Asem, the Accra-based rapper has the kind of talent that creeps up on listeners on little cat feet. “I’d rather be late than never,” apparently expecting Ghanaians to accept hard-core rap or nothing.
But Asem’s music has a fiery core, and he has won listeners over without having to resort to posing. Beginning with a skit about the rise of Hip-hop music in Ghana, ‘Better Late than Never’ euphoniously flows between a light soprano and a throatier rapping style.
Opening with “Pigaro,” a loving critique on the fervent materialism of urban cash driven vixens and the constant hustle for a piece of their action, the song is laced with instructions about how “the system” can be pimped by those who care to know. His radicalism was a welcome contrast to mainstream Hiplife’s more confused political attitude.
If Hip-hop fans were expecting Asem to welcome them into the genre’s safe embrace, they are immediately thrown a curveball with the album’s title, which inducts them not into a world of old school bravado but a straight gutter anthem in Twi over a synthesized, hissing fuzz and a zigzagging guitar pattern that recalls a theme for some unnamed Sci-fi flick, creating an eerie, paranoid backdrop for the 10 track album.
On Lickel Girl, Okyeame Kwame has a well thought out banter with Asem; each lyrically pounds his own chest while wrestling with their erotic impulses. Their concept of love isn’t confined to particular emotions or stereotyping, but dominates its inhabitants’ minds. On the rave charge of “Agye Ke,” Asem commands the verbal imagery of a skilled story teller to get even deeper into his hustle into the big time while simultaneously displaying his gymnastic mic skills.
“Better Late than Never” sounds creatively adrift as producer Richie attempts to buckle down on his rapper’s song craft – refining his lyrically darkest tracks yet – but yielded his sense of experimentation.
Overall, isolated cuts escaped the assembly-line feel, but these were too few to rescue some of the songs or to keep the curious engaged in giving Ghanaian hip-hop a chance.
Like many underground rappers, he aims for maximum density, spitting out huge clumps of syllables over simple beats. But he has a gentle, precise voice that helps balance the wordiness, and his lyrics are often memorable, almost always catchy.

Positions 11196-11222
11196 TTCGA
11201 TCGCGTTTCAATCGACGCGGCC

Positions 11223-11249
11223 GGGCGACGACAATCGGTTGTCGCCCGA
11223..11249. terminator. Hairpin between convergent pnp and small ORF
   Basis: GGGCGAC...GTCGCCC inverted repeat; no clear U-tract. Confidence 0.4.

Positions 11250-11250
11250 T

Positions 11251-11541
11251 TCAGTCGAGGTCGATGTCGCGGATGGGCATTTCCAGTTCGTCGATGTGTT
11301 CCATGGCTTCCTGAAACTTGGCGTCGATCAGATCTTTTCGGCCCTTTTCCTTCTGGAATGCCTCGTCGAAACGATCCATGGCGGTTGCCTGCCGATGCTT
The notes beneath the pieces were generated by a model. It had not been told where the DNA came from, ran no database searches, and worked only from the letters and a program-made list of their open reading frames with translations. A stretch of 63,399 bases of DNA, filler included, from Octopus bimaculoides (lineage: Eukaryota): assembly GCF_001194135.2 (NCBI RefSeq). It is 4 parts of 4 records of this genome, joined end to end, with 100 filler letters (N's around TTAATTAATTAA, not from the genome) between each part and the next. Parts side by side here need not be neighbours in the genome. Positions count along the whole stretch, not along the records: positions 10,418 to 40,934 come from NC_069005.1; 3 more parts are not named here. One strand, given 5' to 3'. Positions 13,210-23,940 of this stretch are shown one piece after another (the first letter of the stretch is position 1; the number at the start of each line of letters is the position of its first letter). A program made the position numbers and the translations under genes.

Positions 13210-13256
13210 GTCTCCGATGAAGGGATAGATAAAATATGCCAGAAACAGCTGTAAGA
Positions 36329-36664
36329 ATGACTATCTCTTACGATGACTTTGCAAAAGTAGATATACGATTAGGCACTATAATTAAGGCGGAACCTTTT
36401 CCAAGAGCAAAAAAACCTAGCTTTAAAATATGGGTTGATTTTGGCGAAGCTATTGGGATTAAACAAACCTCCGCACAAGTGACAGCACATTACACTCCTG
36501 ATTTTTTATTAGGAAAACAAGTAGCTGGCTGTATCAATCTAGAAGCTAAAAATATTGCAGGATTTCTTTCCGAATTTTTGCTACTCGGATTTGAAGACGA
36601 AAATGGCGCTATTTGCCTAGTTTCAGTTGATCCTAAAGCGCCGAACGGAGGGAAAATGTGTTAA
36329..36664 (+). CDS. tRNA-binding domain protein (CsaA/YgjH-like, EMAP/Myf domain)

Will Asem ever achieve this newfound hip-hop stardom? That question is on the lips of many of his fans, and he answered it with the witty mix of resignation and resentment. Every time she seemed ready to forsake fame and fortune, she reversed herself at the last minute, as when she rhymed: “Mi ye manager.”
Even when he was bragging, he takes an unusual approach. Describing rapping as a painful compulsion, not unlike the Character-mutilation he had portrayed at the outset of “Obra.”
As hip-hop music continues to transcend, DJ’s are still struggling to keep up with the foundation the genre was built on. The capital is yet to see one become a strong force on the Accra club scene and radio, that will bring back the sophistication and eccentricity that made Ghanaian hip-hop music exceed all barriers.
The album is packed with tracks that are guaranteed to get you moving in or out the club. The infectious and exotic beats blend well from beginning to end and are certain to send pulsating vibes through your bones.
Tracks like “Give me Blow” and the posse cut remix have a lot of layers with innovative and fresh sounds over sensational production.
Some of the tracks have a complexity that is very sophisticated with a simulating edge that makes you want to hit repeat. At times, the album can seem to get a bit repetitive with some songs having strong similarities but other tracks will break up the monotony like “Obaa Yaa.”
What is so interesting about this track is that if most people were to describe what they think an actual strobe light sounds like, it would sound a lot like this track. Richie is a genius at taking unusual sounds and making them tell stories without saying a word.
The album has given rise to a new influx of Hip-Hop artists who are forcing the mainstream monotony to upgrade or be consumed by this hostile takeover of cross pollinated rhythms and rhymes alike. In the given circumstances, Jama will take a seat back to the booty shaking mixes that hover over the club scenes and leave real DJ’s at bay.
But rest assured, if you are looking for smooth sequences and Hip hop music that will get you to the dance floor in a flash, this CD is a must have.
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